Mario grows up, and he looks good on his new CD

MUSIC

Music

In Concert - CDs

December 23, 2004|By Rashod D. Ollison | Rashod D. Ollison,SUN POP MUSIC CRITIC

It's been a while since we've heard from Mario - a whole two years. And much has changed since the Baltimore teen sensation dropped his self-titled, gold-selling debut. The high-pitched voice that breezed through his fun, frenetic Top 10 smash, "Just a Friend," has deepened a bit. The cornrows he crooned about on "Braid My Hair" - they're gone.

Mario is 18 now: strikingly handsome with a neat, low haircut and meticulously trimmed facial hair. In new promotional shots, he rocks stylish blazers and crisp dress shirts. No jerseys. No baggy sweat suits. Mario becomes a man on his likable new album, Turning Point.

Calling from a Los Angeles restaurant, the singer says, "With the second record, I wanted to prove that I deserved a place in R&B. I wanted to invite people into my journey into manhood. All my fans will understand what I mean when I say turning point - and some of the older listeners will understand too."

One thing you'll notice right away while listening to the 13-song set is Mario's fine, melodic voice, which anchors the mostly trend-conscious productions. He's developing into a sensitive interpreter, reminiscent of vintage Michael Jackson. His talent is best showcased on "Let Me Love You," his latest single. The spare, lilting ballad sits at No. 2 on Billboard's pop and R&B charts - an amazing feat considering the record has been on the airwaves a little over a month.

"It's timeless," Mario says of the song. "I think most people gravitate to it because there's nothing else like it right now on the radio. It helps define R&B because it's so simple and meaningful."

"Let Me Love You," in which the singer confesses his love for a girl who's caught up in a dead-end relationship, is indeed a gem, radiating a classic, Quiet Storm feel. The creamy melody floats over a rolling programmed beat with subtle wah-wah guitar and whining keyboard lines. Mario provides his own background vocals, sounding like a one-man New Edition. The song is definitely the highlight of Turning Point.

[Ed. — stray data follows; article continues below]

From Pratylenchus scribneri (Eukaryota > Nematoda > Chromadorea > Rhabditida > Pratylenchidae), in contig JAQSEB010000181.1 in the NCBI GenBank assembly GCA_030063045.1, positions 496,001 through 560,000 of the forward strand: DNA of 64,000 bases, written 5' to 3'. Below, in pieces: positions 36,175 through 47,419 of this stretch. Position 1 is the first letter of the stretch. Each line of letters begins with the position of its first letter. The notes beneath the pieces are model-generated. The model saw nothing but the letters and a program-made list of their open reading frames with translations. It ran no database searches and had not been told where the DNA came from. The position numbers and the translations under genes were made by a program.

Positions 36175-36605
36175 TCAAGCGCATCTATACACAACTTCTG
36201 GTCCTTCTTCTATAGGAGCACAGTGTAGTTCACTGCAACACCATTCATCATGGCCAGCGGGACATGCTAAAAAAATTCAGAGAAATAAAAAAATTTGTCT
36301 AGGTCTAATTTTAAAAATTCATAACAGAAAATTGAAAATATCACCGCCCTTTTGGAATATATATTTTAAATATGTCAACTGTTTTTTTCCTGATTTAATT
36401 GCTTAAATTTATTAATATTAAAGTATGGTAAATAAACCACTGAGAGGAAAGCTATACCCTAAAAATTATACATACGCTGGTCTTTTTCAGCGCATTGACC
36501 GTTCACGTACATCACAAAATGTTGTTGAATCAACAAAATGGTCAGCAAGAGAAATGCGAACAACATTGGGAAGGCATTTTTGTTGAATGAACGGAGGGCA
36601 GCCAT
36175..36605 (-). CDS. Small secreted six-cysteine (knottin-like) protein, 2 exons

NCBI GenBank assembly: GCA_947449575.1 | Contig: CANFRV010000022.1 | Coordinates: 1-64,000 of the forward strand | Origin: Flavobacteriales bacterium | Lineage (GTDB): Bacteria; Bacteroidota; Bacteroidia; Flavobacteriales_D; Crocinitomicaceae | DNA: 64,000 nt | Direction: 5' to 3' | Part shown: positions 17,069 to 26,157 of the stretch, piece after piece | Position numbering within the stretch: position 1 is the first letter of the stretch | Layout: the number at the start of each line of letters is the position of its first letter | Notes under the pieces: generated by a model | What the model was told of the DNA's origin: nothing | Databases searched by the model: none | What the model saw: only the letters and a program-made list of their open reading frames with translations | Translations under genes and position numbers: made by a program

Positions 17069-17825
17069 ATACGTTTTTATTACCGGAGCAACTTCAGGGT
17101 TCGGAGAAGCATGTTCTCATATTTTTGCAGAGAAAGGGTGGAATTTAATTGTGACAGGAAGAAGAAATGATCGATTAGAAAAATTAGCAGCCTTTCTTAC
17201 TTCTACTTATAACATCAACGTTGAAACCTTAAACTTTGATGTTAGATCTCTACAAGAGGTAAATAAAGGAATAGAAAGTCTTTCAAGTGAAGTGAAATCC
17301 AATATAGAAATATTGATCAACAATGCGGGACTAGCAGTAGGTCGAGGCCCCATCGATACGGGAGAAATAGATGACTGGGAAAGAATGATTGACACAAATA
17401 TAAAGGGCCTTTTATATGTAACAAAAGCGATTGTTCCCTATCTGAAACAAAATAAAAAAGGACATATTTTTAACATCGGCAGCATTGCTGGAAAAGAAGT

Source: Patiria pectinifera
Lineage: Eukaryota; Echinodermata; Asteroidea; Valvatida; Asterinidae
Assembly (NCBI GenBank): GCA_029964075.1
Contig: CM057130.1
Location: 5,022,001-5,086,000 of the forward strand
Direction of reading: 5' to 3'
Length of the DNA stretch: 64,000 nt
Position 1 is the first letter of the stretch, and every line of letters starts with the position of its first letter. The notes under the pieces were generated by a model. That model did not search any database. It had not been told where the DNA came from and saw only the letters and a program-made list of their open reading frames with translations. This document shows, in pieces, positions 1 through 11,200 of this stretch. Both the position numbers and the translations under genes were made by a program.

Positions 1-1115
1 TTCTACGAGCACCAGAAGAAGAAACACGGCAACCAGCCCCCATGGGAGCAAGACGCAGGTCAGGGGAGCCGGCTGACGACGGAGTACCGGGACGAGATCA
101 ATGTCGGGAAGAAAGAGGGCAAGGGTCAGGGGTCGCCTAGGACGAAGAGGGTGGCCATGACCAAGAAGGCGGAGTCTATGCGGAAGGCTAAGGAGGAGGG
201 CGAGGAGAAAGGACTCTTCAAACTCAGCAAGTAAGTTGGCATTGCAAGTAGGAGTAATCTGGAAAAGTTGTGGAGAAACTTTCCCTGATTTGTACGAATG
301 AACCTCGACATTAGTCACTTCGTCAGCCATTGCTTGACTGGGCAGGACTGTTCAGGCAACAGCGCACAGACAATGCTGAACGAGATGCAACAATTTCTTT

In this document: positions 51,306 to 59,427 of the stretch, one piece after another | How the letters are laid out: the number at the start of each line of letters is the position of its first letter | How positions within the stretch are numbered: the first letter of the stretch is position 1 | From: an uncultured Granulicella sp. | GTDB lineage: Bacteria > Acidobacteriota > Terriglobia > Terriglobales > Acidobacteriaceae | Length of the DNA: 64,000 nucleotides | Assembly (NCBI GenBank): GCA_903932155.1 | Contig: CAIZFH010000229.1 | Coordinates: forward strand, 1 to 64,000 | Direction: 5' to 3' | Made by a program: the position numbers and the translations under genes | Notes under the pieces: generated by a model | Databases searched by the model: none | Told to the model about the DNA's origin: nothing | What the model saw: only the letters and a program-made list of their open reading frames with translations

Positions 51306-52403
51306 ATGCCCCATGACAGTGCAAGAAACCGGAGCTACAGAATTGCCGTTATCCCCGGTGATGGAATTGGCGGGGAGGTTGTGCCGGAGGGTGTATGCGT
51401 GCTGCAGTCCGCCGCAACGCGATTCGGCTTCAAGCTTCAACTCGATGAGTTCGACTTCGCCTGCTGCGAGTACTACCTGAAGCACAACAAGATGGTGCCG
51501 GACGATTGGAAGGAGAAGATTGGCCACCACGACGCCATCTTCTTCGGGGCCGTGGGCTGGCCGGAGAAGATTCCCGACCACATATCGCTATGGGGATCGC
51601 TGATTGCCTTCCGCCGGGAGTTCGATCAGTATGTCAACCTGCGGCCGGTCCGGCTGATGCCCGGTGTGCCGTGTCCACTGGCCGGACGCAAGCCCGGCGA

He says, "I took those feelings that were human, those feelings that were me and put it in the song."

The emotional (and physical) growth the New Jersey resident experienced during his two years away has emboldened his artistry.

"I can have people believe what I'm saying now at 18," Mario says. "I think people can feel me when I sing."

Folks were feeling his soulful approach early on. The performer was born in Charm City and "grew up all over, really: We lived in Pikesville, East Baltimore, all over Baltimore." In elementary school, he developed his keen sense of melody and harmony singing along to his karaoke machine and plunking on his piano. He absorbed the music of Brian McKnight, Stevie Wonder, Joe and Usher.

At age 11, while singing Boyz II Men's "I'll Make Love to You" in a talent show at Coppin State College, Mario was spotted by Troy Patterson of 3rd Street Music Group. He became the boy's manager and arranged a meeting with Clive Davis, who had just formed J Records. Davis signed Mario to a deal. (The B'more singer was among the first to join the J roster, which includes Alicia Keys, Luther Vandross and Angie Stone.)

He was a 15-year-old student at Milford Mill High School when his debut, Mario, dropped in 2002. His surprise remake of Biz Markie's irreverent 1989 hit "Just a Friend" rocketed into the Top 10. Mario became a regular in Right On! and Teen People magazines, his videos mainstays on MTV and BET. He also toured with other sensational teen acts - Bow Wow, B2K, Nick Cannon - on the successful Scream 3 tour.

"Being on tour taught me how to handle the stage on my own," Mario says. "And now I'm ready to do it again. I'm excited."

A tour for Turning Point is in the works for next year.

"I'm more curious about growing as an artist," he says. "I'm focused. I have a lot I want to do later on, like helping kids who want to get in the industry. You can have all the money in the world. But if you give nothing back, it means nothing."

Hear Rashod Ollison on the radio on Tuesdays at 1 p.m. on Live 105.7 and Thursdays at 5 p.m. at WTMD-FM 89.7.

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